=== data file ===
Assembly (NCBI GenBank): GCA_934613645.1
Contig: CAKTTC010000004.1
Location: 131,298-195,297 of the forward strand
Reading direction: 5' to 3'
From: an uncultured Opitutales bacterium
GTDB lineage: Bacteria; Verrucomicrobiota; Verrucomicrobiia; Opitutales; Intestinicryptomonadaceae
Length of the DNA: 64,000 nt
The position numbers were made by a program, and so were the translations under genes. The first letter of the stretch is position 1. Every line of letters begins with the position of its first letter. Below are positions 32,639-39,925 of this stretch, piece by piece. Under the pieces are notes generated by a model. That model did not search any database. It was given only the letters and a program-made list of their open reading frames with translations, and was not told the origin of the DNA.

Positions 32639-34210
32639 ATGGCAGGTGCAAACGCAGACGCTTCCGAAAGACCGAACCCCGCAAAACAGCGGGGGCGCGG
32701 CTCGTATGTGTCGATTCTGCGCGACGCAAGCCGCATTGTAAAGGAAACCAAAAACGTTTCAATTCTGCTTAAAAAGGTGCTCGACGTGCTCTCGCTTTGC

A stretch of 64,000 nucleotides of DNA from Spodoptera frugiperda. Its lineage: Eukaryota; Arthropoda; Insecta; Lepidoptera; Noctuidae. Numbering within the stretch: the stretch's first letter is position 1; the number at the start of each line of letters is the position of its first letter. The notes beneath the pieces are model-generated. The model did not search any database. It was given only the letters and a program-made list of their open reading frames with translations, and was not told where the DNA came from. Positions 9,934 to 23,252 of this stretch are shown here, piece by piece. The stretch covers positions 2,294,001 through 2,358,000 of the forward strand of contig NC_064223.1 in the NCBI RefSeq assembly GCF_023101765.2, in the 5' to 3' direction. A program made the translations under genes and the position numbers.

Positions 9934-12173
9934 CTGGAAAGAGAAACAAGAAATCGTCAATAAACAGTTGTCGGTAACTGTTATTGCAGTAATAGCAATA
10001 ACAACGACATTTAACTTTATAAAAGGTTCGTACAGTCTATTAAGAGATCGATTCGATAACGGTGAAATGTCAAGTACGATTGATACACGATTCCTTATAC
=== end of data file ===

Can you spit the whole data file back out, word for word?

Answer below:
Assembly (NCBI GenBank): GCA_934613645.1
Contig: CAKTTC010000004.1
Location: 131,298-195,297 of the forward strand
Reading direction: 5' to 3'
From: an uncultured Opitutales bacterium
GTDB lineage: Bacteria; Verrucomicrobiota; Verrucomicrobiia; Opitutales; Intestinicryptomonadaceae
Length of the DNA: 64,000 nt
The position numbers were made by a program, and so were the translations under genes. The first letter of the stretch is position 1. Every line of letters begins with the position of its first letter. Below are positions 32,639-39,925 of this stretch, piece by piece. Under the pieces are notes generated by a model. That model did not search any database. It was given only the letters and a program-made list of their open reading frames with translations, and was not told the origin of the DNA.

Positions 32639-34210
32639 ATGGCAGGTGCAAACGCAGACGCTTCCGAAAGACCGAACCCCGCAAAACAGCGGGGGCGCGG
32701 CTCGTATGTGTCGATTCTGCGCGACGCAAGCCGCATTGTAAAGGAAACCAAAAACGTTTCAATTCTGCTTAAAAAGGTGCTCGACGTGCTCTCGCTTTGC

A stretch of 64,000 nucleotides of DNA from Spodoptera frugiperda. Its lineage: Eukaryota; Arthropoda; Insecta; Lepidoptera; Noctuidae. Numbering within the stretch: the stretch's first letter is position 1; the number at the start of each line of letters is the position of its first letter. The notes beneath the pieces are model-generated. The model did not search any database. It was given only the letters and a program-made list of their open reading frames with translations, and was not told where the DNA came from. Positions 9,934 to 23,252 of this stretch are shown here, piece by piece. The stretch covers positions 2,294,001 through 2,358,000 of the forward strand of contig NC_064223.1 in the NCBI RefSeq assembly GCF_023101765.2, in the 5' to 3' direction. A program made the translations under genes and the position numbers.

Positions 9934-12173
9934 CTGGAAAGAGAAACAAGAAATCGTCAATAAACAGTTGTCGGTAACTGTTATTGCAGTAATAGCAATA
10001 ACAACGACATTTAACTTTATAAAAGGTTCGTACAGTCTATTAAGAGATCGATTCGATAACGGTGAAATGTCAAGTACGATTGATACACGATTCCTTATAC